The Aerial Regional-Scale Environmental Survey (ARES) is a Mars exploration mission concept with the goal of taking scientific measurements of the atmosphere, surface, and subsurface of Mars by using an airplane as the payload platform. ARES team first conducted a Phase-A study for a 2007 launch opportunity, which was completed in May 2003. Following this study, significant efforts were undertaken to reduce the risk of the atmospheric flight system, under the NASA Langley Planetary Airplane Risk Reduction Project. The concept was then proposed to the Mars Scout program in 2006 for a 2011 launch opportunity. This paper summarizes the design and development of the ARES airplane propulsion subsystem beginning with the inception of the ARES project in 2002 through the submittal of the Mars Scout proposal in July 2006.

Kuhl. Christopher A.



Survey on effect of surface winds on aircraft design and operation and recommendations for needed wind research  

NASA Technical Reports Server (NTRS)

A survey of the effect of environmental surface winds and gusts on aircraft design and operation is presented. A listing of the very large number of problems that are encountered is given. Attention is called to the many studies that have been made on surface winds and gusts, but development in the engineering application of these results to aeronautical problems is pointed out to be still in the embryonic stage. Control of the aircraft is of paramount concern. Mathematical models and their application in simulation studies of airplane operation and control are discussed, and an attempt is made to identify their main gaps or deficiencies. Key reference material is cited. The need for better exchange between the meteorologist and the aeronautical engineer is discussed. Suggestions for improvements in the wind and gust models are made.

Houbolt, J. C.



A survey on the design of multiprocessing systems for artificial intelligence applications  

SciTech Connect

Some issues in designing computers for artificial intelligence (A1) processing are discussed. The issues discussed are divided into three levels: the representation level, the control level, and the processor level. The representation level deals with the knowledge and methods used to solve the problem and the means to represent it. The control level is concerned with the detection of dependencies and parallelism in the algorithmic and program representations of the problem, and with the synchronization and scheduling of concurrent tasks. The processor level addresses the hardware and architectural components needed to evaluate the algorithmic and program representation. Solutions in each level are illustrated by a number of representative systems.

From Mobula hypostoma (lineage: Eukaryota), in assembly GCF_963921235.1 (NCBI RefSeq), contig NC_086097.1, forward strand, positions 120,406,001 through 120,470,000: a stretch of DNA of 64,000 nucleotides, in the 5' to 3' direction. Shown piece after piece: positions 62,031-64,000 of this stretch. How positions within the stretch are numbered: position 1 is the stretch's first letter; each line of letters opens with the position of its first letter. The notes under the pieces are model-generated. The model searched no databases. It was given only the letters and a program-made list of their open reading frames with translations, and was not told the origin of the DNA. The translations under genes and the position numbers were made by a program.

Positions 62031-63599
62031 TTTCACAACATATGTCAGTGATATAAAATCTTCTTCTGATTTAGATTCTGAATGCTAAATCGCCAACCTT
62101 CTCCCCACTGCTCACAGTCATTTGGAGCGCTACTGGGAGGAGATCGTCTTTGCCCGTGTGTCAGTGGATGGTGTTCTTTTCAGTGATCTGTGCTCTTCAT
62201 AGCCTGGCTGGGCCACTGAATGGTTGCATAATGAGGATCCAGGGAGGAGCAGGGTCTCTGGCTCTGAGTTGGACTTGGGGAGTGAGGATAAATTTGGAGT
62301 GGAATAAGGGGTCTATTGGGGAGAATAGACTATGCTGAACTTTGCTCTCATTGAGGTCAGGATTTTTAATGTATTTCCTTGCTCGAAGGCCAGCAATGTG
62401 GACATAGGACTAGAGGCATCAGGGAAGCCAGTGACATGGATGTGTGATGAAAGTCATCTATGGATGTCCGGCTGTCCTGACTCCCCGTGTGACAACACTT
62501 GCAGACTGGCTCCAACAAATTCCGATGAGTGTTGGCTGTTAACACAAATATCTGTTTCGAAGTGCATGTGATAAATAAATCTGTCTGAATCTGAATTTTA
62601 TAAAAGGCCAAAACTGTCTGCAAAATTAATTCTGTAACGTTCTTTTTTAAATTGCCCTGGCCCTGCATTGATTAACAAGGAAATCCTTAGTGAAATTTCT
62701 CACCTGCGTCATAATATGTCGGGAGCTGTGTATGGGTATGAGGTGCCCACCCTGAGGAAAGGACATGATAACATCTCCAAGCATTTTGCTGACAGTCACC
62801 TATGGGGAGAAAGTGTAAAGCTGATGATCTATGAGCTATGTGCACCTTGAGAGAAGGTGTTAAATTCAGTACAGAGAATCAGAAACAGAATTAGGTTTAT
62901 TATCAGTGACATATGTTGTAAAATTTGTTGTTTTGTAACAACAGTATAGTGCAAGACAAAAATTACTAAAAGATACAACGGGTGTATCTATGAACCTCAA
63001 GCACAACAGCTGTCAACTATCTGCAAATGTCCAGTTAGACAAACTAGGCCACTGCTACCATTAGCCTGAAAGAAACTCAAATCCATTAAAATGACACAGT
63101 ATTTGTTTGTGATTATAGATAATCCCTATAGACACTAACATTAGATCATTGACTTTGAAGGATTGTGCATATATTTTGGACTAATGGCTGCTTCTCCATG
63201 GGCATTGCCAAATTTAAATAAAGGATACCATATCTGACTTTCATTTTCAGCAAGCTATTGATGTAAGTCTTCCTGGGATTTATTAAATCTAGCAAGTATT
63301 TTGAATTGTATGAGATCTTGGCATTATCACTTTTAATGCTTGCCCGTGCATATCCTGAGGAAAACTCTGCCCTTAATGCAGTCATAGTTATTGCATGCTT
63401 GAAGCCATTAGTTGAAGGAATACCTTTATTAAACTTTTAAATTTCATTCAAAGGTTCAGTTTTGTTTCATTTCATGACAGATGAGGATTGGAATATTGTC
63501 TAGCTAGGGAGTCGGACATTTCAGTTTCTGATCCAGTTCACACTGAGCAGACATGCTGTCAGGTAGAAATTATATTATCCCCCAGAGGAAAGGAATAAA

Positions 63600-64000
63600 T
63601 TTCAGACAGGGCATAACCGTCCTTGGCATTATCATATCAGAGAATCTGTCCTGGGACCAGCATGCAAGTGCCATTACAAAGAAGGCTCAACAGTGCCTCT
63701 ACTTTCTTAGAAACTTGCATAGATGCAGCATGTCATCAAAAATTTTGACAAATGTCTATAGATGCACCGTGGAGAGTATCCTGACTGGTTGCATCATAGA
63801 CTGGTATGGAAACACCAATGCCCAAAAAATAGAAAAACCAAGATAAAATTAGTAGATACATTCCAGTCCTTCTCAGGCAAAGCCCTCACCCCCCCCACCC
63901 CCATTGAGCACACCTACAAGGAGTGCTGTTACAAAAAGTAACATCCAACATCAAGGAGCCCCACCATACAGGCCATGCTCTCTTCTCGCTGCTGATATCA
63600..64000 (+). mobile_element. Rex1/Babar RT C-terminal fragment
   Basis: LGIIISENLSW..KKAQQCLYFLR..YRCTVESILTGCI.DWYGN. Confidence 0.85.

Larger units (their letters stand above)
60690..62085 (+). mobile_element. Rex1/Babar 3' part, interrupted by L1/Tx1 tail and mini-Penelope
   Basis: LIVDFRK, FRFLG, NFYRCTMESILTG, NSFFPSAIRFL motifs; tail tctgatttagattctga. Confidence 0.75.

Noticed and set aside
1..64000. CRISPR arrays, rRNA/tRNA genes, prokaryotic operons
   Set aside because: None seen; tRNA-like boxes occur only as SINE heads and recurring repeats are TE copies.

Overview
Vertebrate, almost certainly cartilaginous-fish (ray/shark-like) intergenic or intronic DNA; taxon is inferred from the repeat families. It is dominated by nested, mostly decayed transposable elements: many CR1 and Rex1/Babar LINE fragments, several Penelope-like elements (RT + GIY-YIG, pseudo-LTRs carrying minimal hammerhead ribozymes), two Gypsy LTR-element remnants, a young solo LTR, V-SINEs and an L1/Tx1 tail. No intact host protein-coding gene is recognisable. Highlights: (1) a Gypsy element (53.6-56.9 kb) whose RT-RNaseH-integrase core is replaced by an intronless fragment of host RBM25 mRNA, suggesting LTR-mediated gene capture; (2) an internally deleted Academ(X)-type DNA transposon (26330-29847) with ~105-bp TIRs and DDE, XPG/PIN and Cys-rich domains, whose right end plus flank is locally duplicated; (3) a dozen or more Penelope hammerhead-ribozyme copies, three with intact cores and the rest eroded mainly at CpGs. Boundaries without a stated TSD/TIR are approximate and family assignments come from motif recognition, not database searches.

Wah, B.W. (Illinois Univ., Urbana, IL (USA). Coordinated Science Lab.); Li, G.J. (Institute of Computing Technology, Academia Sinica, Bejing (CN))



Design and Calibration of a Flowfield Survey Rake for Inlet Flight Research  

NASA Technical Reports Server (NTRS)

The Propulsion Flight Test Fixture at the NASA Dryden Flight Research Center is a unique test platform available for use on NASA's F-15B aircraft, tail number 836, as a modular host for a variety of aerodynamics and propulsion research. For future flight data from this platform to be valid, more information must be gathered concerning the quality of the airflow underneath the body of the F-15B at various flight conditions, especially supersonic conditions. The flow angularity and Mach number must be known at multiple locations on any test article interface plane for measurement data at these locations to be valid. To determine this prerequisite information, flight data will be gathered in the Rake Airflow Gauge Experiment using a custom-designed flowfield rake to probe the airflow underneath the F-15B at the desired flight conditions. This paper addresses the design considerations of the rake and probe assembly, including the loads and stress analysis using analytical methods, computational fluid dynamics, and finite element analysis. It also details the flow calibration procedure, including the completed wind-tunnel test and posttest data reduction, calibration verification, and preparation for flight-testing.